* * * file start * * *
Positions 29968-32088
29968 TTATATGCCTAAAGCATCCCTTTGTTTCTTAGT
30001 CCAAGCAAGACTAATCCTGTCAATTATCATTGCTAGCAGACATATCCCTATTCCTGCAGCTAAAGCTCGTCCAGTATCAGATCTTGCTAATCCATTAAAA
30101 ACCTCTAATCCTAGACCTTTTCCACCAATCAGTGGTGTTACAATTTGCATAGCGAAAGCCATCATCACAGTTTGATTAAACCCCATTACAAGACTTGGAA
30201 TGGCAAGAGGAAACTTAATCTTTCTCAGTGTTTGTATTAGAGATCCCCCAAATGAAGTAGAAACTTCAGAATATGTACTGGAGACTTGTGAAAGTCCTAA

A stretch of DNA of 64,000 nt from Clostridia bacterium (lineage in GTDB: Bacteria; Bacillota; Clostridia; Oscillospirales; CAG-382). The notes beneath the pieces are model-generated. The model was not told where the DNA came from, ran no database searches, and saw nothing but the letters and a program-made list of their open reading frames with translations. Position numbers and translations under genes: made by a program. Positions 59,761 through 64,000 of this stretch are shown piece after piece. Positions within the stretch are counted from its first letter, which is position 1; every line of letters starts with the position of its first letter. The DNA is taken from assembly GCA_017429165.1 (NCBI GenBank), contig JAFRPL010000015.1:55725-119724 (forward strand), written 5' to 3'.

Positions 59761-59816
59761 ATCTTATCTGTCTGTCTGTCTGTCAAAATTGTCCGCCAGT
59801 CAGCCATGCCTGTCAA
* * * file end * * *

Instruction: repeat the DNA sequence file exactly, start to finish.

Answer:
Positions 29968-32088
29968 TTATATGCCTAAAGCATCCCTTTGTTTCTTAGT
30001 CCAAGCAAGACTAATCCTGTCAATTATCATTGCTAGCAGACATATCCCTATTCCTGCAGCTAAAGCTCGTCCAGTATCAGATCTTGCTAATCCATTAAAA
30101 ACCTCTAATCCTAGACCTTTTCCACCAATCAGTGGTGTTACAATTTGCATAGCGAAAGCCATCATCACAGTTTGATTAAACCCCATTACAAGACTTGGAA
30201 TGGCAAGAGGAAACTTAATCTTTCTCAGTGTTTGTATTAGAGATCCCCCAAATGAAGTAGAAACTTCAGAATATGTACTGGAGACTTGTGAAAGTCCTAA

A stretch of DNA of 64,000 nt from Clostridia bacterium (lineage in GTDB: Bacteria; Bacillota; Clostridia; Oscillospirales; CAG-382). The notes beneath the pieces are model-generated. The model was not told where the DNA came from, ran no database searches, and saw nothing but the letters and a program-made list of their open reading frames with translations. Position numbers and translations under genes: made by a program. Positions 59,761 through 64,000 of this stretch are shown piece after piece. Positions within the stretch are counted from its first letter, which is position 1; every line of letters starts with the position of its first letter. The DNA is taken from assembly GCA_017429165.1 (NCBI GenBank), contig JAFRPL010000015.1:55725-119724 (forward strand), written 5' to 3'.

Positions 59761-59816
59761 ATCTTATCTGTCTGTCTGTCTGTCAAAATTGTCCGCCAGT
59801 CAGCCATGCCTGTCAA